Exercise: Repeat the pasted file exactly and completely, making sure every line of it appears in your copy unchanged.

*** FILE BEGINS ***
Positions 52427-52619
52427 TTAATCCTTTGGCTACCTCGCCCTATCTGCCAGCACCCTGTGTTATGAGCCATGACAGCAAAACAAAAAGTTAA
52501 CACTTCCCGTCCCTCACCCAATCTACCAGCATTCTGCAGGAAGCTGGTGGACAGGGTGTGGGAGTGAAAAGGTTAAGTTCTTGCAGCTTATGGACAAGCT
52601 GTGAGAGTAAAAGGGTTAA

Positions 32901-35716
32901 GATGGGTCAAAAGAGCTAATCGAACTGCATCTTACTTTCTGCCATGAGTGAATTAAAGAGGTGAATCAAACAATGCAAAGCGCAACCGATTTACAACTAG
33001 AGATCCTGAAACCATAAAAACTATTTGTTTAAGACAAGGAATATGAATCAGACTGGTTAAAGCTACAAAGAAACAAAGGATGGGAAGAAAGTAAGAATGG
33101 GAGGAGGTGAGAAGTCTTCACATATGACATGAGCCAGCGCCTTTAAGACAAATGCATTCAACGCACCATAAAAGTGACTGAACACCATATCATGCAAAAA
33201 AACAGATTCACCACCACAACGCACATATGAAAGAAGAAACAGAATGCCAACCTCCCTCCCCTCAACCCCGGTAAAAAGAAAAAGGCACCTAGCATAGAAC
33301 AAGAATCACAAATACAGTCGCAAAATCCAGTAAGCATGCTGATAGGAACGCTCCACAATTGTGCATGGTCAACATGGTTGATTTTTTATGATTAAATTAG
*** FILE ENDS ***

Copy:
Positions 52427-52619
52427 TTAATCCTTTGGCTACCTCGCCCTATCTGCCAGCACCCTGTGTTATGAGCCATGACAGCAAAACAAAAAGTTAA
52501 CACTTCCCGTCCCTCACCCAATCTACCAGCATTCTGCAGGAAGCTGGTGGACAGGGTGTGGGAGTGAAAAGGTTAAGTTCTTGCAGCTTATGGACAAGCT
52601 GTGAGAGTAAAAGGGTTAA

Positions 32901-35716
32901 GATGGGTCAAAAGAGCTAATCGAACTGCATCTTACTTTCTGCCATGAGTGAATTAAAGAGGTGAATCAAACAATGCAAAGCGCAACCGATTTACAACTAG
33001 AGATCCTGAAACCATAAAAACTATTTGTTTAAGACAAGGAATATGAATCAGACTGGTTAAAGCTACAAAGAAACAAAGGATGGGAAGAAAGTAAGAATGG
33101 GAGGAGGTGAGAAGTCTTCACATATGACATGAGCCAGCGCCTTTAAGACAAATGCATTCAACGCACCATAAAAGTGACTGAACACCATATCATGCAAAAA
33201 AACAGATTCACCACCACAACGCACATATGAAAGAAGAAACAGAATGCCAACCTCCCTCCCCTCAACCCCGGTAAAAAGAAAAAGGCACCTAGCATAGAAC
33301 AAGAATCACAAATACAGTCGCAAAATCCAGTAAGCATGCTGATAGGAACGCTCCACAATTGTGCATGGTCAACATGGTTGATTTTTTATGATTAAATTAG